June 10, 2023 – More often heard than seen are those secretive herons of the marshlands, the American bittern, and the smaller and less common Least bittern. The peculiar calls of the American bittern remind one of the sounds of liquid pouring from a large jug with a small neck and have been aptly described as a repeating oonk-ga-chonk, oonk-ga-chonk, earning the bittern nicknames like mire-drum, thunder-pumper, and stake-driver. The American bittern has a status in Illinois as an endangered native, and the loss of wetlands has reduced nesting habitat and contributed to the decline of this species over the years, which continues even today across its range from pollution, climate change, and habitat loss. The Least bittern is about half the size of the American bittern at about 13 inches, making it the smallest heron in the Americas. The little heron is listed as threatened in Illinois, suffering from the same environmental challenges as many wetland birds. The smaller bittern has several calls that are familiar sounds in the marshes and bogs with shallow water and tall cover, high-pitched clucking, and springtime mating calls of coo-coo-coo-coo heard in the wetlands are sometimes mistaken for the sounds of frogs or the songs of other birds like the Black-billed cuckoo. Once a common summer bird in Illinois, their decline began with a reckless assault on the land in the late 1800s. The destruction of wetlands by the draining of shallow lakes and ponds that once dotted Northern Illinois had a devastating impact on the local and migratory wildlife. With the encroachment of man determined to tame the land for other uses, the Least bittern is now seen or heard only in the limited areas of its favored habitat. Traveling at night during the migration Least bitterns begin arriving from Central and South America in April. The little herons build their nests among the tall, dense vegetation, where they interweave a platform above the water from dead plants. They will produce four or five eggs with two broods each year. Spring migration of the American bittern starts in March and April, and this might be the best opportunity for a lucky person to get a glimpse of this secretive and well-camouflaged bird. Although nesting does occur in Illinois in the limited marshes and sloughs, the American bittern is considered an uncommon summer resident. More widespread nesting occurs in the vast dense wetlands of our northern border states, continuing into southern Canada.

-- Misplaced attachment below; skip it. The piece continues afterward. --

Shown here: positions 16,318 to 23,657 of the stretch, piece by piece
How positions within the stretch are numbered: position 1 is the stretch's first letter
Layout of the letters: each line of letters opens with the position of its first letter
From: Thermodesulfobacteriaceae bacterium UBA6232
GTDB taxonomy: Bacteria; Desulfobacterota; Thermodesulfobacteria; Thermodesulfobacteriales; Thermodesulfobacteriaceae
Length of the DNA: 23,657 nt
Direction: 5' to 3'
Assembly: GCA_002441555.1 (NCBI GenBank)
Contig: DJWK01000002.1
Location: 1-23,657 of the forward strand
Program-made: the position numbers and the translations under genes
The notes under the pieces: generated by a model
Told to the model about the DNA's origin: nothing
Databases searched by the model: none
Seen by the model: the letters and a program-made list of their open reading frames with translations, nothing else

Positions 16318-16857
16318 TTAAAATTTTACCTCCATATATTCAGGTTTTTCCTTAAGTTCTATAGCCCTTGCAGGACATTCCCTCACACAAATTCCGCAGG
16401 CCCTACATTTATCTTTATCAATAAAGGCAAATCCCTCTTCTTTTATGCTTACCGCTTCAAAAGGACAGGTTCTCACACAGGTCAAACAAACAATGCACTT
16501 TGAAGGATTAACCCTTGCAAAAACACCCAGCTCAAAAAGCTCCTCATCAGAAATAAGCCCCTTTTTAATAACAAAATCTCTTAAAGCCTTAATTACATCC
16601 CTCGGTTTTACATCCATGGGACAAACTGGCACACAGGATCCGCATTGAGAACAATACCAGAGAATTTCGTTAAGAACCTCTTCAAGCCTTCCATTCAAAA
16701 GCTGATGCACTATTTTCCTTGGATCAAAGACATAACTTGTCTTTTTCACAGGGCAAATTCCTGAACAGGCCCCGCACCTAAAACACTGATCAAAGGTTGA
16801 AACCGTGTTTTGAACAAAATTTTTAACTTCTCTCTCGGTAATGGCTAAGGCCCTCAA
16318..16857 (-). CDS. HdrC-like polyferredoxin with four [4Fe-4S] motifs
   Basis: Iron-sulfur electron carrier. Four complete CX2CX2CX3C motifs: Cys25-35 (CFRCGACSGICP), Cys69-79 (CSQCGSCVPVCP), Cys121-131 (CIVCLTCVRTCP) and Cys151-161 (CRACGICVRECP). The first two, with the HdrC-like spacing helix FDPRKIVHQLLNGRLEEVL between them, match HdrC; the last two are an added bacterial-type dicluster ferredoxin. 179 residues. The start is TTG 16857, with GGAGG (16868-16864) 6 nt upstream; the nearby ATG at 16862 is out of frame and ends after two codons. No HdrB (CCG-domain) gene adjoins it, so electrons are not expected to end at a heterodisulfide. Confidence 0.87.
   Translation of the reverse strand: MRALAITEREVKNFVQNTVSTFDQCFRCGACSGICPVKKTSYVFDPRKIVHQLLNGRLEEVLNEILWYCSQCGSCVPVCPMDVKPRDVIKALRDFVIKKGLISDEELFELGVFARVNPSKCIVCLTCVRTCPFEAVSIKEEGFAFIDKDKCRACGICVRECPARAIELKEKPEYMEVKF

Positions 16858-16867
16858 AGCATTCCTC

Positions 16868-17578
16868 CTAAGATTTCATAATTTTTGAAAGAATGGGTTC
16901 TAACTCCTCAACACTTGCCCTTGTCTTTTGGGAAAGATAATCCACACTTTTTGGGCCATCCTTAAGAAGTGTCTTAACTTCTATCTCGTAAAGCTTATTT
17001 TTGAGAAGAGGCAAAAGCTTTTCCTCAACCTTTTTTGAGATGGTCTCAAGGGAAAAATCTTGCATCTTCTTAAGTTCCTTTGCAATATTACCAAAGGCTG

A beautiful male Eastern bluebird takes a moment on the branch of a small tree and scans its surroundings for insects.